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susan | April 10, 2007 - 7:57pm

Hey Lefty, that's a good point about the rapsters and comics who also promote this kind of demeaning view of women. As Hutchinson writes on the HuffPost, "The black rap shock jocks . . . made Imus possible. They gave him the rappers' bad housekeeping seal of approval to bash and trash black women. In many ways, their artistic degradation has had even more damaging consequences for young black women." And he quotes the horrifying stats of black-on-black violence against women.
Amen. I've been yelping about this for years, after channel-surfing one afternoon when we first got cable TV, and discovering BET. In mid-afternoon, post school-time viewing, nearly every rap video it played featured simulated sex acts of a not very creative nor loving sort, with a leaden overlay of male ownership, yeah, pretty much pimp to ho.
Yet whenever I proposed writing about it or making a commotion of some sort, I was advised by those of my chattering class that as a white woman, I shouldn't touch a topic that was so culturally loaded. Talk about the bigotry of low expectations! We're supposed to tip-toe around a topic that encourages violence against women because it's "their" culture? I don't think so. But I couldn't get any traction. And most people had never seen it, and thought I was just giving in to my inner prig.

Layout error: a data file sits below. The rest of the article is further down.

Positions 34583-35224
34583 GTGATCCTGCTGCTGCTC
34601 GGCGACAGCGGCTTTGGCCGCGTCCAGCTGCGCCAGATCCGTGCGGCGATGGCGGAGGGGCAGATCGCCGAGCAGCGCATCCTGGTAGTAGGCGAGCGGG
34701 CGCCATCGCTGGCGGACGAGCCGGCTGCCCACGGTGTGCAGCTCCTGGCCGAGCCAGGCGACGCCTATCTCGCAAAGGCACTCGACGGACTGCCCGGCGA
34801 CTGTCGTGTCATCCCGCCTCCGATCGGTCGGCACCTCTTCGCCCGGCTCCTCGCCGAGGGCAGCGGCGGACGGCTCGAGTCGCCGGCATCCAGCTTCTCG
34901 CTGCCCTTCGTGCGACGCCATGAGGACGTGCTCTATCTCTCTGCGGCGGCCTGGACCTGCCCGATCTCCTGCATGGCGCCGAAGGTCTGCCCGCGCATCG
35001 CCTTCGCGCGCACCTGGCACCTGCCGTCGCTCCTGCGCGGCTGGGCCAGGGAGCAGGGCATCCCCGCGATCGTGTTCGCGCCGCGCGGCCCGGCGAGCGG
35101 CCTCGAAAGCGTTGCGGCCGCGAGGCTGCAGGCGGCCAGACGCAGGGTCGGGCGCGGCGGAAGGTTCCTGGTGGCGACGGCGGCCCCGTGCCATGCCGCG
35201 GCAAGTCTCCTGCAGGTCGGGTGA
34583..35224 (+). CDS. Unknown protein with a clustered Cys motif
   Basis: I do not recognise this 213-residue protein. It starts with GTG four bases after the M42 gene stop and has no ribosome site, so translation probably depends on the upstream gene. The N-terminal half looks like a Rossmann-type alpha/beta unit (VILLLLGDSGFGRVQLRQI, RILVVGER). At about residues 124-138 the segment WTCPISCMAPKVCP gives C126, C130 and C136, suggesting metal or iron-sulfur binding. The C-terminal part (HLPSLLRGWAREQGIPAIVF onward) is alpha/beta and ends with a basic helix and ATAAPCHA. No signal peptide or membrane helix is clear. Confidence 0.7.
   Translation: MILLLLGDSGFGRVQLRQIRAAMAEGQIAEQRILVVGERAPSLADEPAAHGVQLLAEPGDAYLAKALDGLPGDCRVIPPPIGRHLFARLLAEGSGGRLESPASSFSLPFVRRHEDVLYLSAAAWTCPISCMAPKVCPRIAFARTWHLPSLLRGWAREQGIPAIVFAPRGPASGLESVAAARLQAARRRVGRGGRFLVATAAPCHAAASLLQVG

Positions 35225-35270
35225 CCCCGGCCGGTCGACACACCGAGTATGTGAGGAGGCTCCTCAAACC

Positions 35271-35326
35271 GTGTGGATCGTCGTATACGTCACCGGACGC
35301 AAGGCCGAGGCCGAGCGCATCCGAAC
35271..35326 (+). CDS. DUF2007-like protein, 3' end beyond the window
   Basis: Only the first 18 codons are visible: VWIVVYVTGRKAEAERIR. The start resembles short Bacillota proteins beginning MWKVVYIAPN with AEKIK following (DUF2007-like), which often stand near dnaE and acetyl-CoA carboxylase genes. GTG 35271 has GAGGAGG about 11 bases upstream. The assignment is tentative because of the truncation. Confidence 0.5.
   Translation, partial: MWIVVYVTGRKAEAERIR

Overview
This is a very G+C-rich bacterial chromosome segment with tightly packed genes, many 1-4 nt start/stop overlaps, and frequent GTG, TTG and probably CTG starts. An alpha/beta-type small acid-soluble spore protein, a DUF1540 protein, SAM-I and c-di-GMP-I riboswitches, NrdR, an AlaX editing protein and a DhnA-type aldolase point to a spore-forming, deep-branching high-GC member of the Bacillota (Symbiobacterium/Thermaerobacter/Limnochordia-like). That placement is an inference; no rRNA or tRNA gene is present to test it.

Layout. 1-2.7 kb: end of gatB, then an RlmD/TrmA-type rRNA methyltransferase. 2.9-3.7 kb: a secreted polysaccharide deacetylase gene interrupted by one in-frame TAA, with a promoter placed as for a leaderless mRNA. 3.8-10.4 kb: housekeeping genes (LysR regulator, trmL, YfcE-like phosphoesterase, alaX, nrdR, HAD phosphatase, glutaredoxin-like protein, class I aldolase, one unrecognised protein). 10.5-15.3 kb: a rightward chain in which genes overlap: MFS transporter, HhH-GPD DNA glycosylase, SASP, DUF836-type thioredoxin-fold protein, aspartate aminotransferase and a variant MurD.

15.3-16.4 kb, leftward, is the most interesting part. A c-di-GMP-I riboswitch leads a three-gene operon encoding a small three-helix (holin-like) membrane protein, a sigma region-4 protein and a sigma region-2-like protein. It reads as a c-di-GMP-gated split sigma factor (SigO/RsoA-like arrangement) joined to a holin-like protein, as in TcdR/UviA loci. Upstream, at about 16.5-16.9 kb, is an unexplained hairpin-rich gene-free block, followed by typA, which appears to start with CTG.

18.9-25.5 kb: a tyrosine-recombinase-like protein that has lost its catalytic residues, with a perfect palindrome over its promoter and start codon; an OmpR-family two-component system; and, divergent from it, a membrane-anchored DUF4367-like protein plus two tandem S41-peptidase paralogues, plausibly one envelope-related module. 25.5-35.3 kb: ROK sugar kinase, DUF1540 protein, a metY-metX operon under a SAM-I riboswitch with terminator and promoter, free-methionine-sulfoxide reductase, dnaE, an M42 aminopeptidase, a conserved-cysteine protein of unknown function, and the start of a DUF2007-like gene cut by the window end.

That said, I think there is a difference in the sordid misogyny of what much of rap is all about and what Imus did. By referring to a specific group of women, he personalized it. I keep trying to imagine what I would be feeling right now if one of those young women were my daughter, or if I was their coach. Even though they're not, and I'm not, seeing them tonight on the News Hour made me cry, and it was oddly reminiscent of the way I felt watching Anita Hill speak truth to power about Clarence Thomas, lo those many years ago. (Kids, go look it up.)